You can always tell how halfhearted a trend story is by the amount of times it uses the suffix “ish.” And in John Koblin’s mostly-mocking WWD story about Bloomberg BusinessWeek editor Josh Tyrangiel, New York Times Magazine editor Hugo Lindgren, and Bon Appetit editor Adam Rapoport, he uses the construction four times. The idea is that the three of them are up-and-coming “dudes,” or, as the story puts it, young(ish) and dude(ish). Koblin seems to have hit on the idea after the gang went out to dinner (along with Times food critic Sam Sifton) to Veritas and they tweeted about it, teasing Lindgren in particular for ordering a gay glass of champagne instead of a cocktail before dinner.
Here is the evidence that they are “dudes”:
These are not the editors who call you “Mr.” and “Miss,” as famed New Yorker editor William Shawn once did — although he did drive an M.G. convertible on the weekend. These guys say “Hey, man” as a salutation. Dude-itors don’t practice lines for lunch at the Century Association — they practice their golf swing in the office, toss around Nerf footballs when an issue is closing, and occasionally play pickup basketball together.
As Adam Rapoport puts it, and this is a real quote, “You can work hard and play hard.” Also, you can have children.
All three Dude-itors have kids and are married — but all three project a certain aura of masculine confidence, a swagger that’s in demand these days, a generational cool. Publishers and business side folks need an editor who can see the present, the past and the future. Dude-itors can do that — they’re boys, they’re men, they’re literary, they’re digital. They’re bros who run a magazine, albeit — being the magazine world, after all — slightly sensitive ones who can appeal to both women and men. They are guys who might keep a six-pack in the bottom drawer with the baseball and the moisturizer — the last of which Rapoport does.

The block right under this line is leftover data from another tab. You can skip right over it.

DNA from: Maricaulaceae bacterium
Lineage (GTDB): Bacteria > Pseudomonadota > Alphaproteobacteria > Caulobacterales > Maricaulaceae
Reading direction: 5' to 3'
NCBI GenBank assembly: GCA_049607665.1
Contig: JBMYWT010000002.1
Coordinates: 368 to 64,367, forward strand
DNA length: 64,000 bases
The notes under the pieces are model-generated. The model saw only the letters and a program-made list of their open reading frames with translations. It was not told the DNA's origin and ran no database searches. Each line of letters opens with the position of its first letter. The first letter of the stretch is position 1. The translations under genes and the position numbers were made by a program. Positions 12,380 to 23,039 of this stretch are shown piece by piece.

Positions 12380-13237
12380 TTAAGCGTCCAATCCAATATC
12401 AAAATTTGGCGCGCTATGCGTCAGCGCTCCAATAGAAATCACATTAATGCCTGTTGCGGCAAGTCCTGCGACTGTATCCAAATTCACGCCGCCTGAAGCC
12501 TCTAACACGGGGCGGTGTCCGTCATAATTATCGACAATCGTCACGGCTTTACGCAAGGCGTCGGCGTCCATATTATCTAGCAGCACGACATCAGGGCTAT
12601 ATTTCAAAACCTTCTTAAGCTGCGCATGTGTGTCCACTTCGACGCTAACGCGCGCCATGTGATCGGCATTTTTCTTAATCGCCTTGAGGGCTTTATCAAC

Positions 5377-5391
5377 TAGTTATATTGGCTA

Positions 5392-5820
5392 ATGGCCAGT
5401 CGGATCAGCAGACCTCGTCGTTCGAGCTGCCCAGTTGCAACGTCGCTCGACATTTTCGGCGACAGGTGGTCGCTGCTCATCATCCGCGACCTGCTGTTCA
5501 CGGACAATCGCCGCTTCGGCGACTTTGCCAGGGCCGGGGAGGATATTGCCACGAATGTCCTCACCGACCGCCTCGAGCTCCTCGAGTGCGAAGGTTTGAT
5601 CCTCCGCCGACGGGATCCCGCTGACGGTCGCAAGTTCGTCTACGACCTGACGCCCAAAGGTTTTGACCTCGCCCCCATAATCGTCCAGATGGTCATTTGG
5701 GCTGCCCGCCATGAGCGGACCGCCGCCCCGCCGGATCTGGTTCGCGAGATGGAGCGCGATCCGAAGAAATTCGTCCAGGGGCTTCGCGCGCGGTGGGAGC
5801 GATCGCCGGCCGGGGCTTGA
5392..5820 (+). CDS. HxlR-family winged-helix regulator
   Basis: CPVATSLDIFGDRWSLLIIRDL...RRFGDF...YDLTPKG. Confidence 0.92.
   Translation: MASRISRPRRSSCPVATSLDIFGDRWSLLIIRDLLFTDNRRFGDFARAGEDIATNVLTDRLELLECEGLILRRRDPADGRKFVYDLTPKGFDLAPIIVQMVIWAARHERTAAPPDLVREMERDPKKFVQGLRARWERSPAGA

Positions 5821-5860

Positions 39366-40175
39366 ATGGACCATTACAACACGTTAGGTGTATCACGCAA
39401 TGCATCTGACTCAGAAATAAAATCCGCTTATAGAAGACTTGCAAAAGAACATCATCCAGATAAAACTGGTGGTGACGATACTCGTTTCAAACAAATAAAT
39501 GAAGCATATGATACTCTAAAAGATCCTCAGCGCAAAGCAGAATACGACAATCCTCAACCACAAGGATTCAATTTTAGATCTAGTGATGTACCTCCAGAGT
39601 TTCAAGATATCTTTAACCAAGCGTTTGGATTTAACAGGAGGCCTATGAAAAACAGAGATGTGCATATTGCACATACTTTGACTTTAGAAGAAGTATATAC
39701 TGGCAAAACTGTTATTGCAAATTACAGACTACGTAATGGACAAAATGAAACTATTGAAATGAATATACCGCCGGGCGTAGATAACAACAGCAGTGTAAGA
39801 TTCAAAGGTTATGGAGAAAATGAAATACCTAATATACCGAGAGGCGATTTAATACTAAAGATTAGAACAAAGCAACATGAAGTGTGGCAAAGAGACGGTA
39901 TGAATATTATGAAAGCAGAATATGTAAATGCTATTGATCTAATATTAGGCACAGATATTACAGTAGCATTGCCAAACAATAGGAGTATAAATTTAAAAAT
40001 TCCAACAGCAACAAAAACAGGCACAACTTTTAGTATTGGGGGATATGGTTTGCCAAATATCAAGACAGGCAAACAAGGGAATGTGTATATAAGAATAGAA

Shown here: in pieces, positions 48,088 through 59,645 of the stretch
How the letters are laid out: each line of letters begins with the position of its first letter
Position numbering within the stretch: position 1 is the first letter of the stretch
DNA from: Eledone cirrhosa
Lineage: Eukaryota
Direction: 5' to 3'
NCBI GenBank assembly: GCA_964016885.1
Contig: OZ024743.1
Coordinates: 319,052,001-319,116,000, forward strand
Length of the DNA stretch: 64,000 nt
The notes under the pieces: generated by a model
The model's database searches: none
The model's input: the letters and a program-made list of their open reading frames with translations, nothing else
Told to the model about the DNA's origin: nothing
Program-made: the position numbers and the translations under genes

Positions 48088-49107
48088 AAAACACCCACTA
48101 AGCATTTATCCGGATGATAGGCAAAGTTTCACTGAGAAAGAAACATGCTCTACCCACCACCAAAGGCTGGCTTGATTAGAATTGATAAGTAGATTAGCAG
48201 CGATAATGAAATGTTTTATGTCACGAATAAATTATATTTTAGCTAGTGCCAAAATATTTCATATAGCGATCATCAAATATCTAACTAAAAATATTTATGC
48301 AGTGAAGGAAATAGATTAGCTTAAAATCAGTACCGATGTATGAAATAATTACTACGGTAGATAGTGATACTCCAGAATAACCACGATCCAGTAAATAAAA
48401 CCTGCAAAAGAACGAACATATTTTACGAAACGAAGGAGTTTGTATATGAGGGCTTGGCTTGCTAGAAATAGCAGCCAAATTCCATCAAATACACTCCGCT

(For some visual perspective, beyond the photo above which I’m sure I’m going to have to apologize for later, Josh Tyrangiel was once described by the Times as having “rosy cheeks” and seeming “like he should be playing stickball in 1940s Brooklyn.”) The general point is, they are nice-looking, fun, masculine(ish) men who are straight — as well-dressed and good-haired as they may be — and that’s rare enough in this industry.
Koblin’s article is full of barely hidden slights, like this quote from Graydon Carter: “I had never even heard of two of them until six months ago and one of them worked in my building.” And this one from Time editor Rick Stengel: “They will be the guys who will figure everything out. Or not.” And this one from Jim Kelly: “They’re all neurotically dude-ish.”
But the biggest slight comes from Koblin himself: The role models for the current crop of dude-itors, he says, are lovable figures-of-fun Dave Zinczenko, the editor of Men’s Health, and ABC News’s Dan Abrams. Media, I gotta say, if these are your dudes and your proto-dudes, it’s no wonder your babes and your proto-babes are dating men in finance.